Starting an LLC - Texas or Nevada???

18 Replies

Hello,

I'm getting ready to do my first deal, and was thinking about proceeding with getting an LLC.

I attended a Fortune Builders event several months ago, and was contacted by a company called Nevada Corporate Headquarters who proceeded to tell me that I "HAD" to incorporate in Nevada because of various reasons. He claimed that Texas does not have laws that will protect single member LLC's, as well as that there are like 28 different ways in Texas for someone to pierce a corporate shield, and that Nevada laws are just set up better for LLC's.

Does anyone have any advice on this issue? Is it OK to set up the LLC in Texas? If it is better to be in Nevada, any recommendations for companies/lawyers to use. Just trying to vet this process without being subject to a sales pitch.

Thanks so much.

Sounds like a sales pitch. If you live and you're investing in Texas, a Texas LLC makes the most sense. If you want to do business in Texas with you're Nevada LLC, you'll have to register it in Texas anyway. I would challenge the sales people to tell you which part of the Texas Business Organizations Code gives less protection to Single Member LLC's, and how a Nevada LLC protects you as a Texas resident operating in Texas.

@Bryan Hudspeth Definitely not worth the money. Spend whatever he is charging on having a local attorney review your situation and make suggestions to help you keep the corporate veil in place.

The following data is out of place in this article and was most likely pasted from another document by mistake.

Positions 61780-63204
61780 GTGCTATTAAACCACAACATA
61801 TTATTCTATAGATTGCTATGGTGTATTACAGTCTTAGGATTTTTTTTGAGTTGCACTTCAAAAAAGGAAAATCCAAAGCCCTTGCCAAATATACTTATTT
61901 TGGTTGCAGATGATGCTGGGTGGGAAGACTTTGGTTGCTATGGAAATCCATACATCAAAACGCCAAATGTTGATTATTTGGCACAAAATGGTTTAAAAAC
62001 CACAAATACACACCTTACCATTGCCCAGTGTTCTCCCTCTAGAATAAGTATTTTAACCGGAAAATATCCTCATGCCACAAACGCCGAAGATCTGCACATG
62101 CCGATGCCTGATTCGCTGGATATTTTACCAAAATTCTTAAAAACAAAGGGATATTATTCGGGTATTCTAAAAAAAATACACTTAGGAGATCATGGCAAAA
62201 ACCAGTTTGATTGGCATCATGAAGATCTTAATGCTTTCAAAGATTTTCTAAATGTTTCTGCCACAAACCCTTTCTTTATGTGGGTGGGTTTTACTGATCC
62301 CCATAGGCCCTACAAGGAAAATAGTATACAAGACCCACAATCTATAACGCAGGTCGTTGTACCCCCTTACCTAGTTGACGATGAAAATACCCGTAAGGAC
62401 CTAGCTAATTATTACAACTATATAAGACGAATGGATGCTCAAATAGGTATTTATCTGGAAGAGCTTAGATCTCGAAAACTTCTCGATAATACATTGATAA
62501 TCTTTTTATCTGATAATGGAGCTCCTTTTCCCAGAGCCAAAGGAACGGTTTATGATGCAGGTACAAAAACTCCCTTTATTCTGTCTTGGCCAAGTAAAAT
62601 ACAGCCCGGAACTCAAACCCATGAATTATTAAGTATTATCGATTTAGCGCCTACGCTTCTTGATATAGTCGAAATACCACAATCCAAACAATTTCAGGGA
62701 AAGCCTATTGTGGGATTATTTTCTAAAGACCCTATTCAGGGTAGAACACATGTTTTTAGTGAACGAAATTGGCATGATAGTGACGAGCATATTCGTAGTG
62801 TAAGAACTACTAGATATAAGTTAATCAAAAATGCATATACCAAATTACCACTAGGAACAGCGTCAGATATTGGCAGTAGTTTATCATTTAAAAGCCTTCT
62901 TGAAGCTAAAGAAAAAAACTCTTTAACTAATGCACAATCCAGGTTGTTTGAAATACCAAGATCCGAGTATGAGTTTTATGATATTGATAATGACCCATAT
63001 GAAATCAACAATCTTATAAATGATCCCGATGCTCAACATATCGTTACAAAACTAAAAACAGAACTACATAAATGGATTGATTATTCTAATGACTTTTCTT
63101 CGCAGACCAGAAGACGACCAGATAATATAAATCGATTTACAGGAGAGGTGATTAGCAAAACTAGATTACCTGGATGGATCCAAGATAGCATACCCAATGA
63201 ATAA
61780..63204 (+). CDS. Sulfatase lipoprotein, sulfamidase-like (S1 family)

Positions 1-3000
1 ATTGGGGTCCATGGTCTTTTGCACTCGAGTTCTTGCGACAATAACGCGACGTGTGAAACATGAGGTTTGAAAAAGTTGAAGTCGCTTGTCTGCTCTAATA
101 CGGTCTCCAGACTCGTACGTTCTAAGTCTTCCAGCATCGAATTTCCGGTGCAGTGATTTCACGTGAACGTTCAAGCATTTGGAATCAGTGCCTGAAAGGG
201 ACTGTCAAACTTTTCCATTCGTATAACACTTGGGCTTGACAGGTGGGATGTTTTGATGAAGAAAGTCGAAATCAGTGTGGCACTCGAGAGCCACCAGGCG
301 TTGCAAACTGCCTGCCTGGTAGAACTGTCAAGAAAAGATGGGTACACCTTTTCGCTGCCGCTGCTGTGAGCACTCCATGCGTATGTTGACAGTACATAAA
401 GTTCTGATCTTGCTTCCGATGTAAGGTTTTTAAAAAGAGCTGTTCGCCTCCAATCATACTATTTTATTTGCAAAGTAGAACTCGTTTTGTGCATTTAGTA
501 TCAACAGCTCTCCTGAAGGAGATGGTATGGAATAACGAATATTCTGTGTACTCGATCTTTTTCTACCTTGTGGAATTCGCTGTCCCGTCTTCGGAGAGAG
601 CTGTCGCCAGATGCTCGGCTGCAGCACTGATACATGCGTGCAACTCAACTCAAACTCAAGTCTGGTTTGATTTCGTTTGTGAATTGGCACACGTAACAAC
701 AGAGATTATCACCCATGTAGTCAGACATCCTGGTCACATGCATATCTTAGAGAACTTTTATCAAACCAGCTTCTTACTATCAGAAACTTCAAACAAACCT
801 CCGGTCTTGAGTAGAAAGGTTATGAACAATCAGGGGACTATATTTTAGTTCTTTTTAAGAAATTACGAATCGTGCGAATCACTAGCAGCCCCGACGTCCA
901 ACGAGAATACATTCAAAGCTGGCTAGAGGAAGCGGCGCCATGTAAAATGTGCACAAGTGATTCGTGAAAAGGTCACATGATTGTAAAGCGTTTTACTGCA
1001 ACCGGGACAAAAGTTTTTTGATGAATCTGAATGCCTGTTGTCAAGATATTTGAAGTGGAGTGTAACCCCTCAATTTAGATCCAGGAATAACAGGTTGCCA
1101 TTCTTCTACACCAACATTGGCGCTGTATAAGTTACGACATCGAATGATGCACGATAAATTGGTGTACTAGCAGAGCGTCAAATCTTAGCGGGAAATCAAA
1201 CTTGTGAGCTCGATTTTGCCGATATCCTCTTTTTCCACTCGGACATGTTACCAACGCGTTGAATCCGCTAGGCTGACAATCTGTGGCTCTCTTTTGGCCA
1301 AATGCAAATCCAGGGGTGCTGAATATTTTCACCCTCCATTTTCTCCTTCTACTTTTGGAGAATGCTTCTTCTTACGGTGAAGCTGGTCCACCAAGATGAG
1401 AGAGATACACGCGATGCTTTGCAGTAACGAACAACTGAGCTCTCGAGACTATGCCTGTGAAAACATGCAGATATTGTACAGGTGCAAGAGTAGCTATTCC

For one property, not sure you want the expense of an LLC. If the property is in Texas, you'll get sued in Texas if something goes wrong. So you want to listen to a local RE attorney on how to do asset protection if you go that route. As an attorney in Nevada, I can tell you that Nevada has some great asset protection options, but those options are less effective when your dealing with assets located outside of Nevada.

My experience is that many foreign investors like Nevada LLCs because they are relatively inexpensive and can provide anonymity.  The asset protection features are nice, but are uncertain when you have a foreign judge deciding issues.  

Originally posted by @Jeff Hall :

For one property, not sure you want the expense of an LLC. If the property is in Texas, you'll get sued in Texas if something goes wrong. So you want to listen to a local RE attorney on how to do asset protection if you go that route. As an attorney in Nevada, I can tell you that Nevada has some great asset protection options, but those options are less effective when your dealing with assets located outside of Nevada.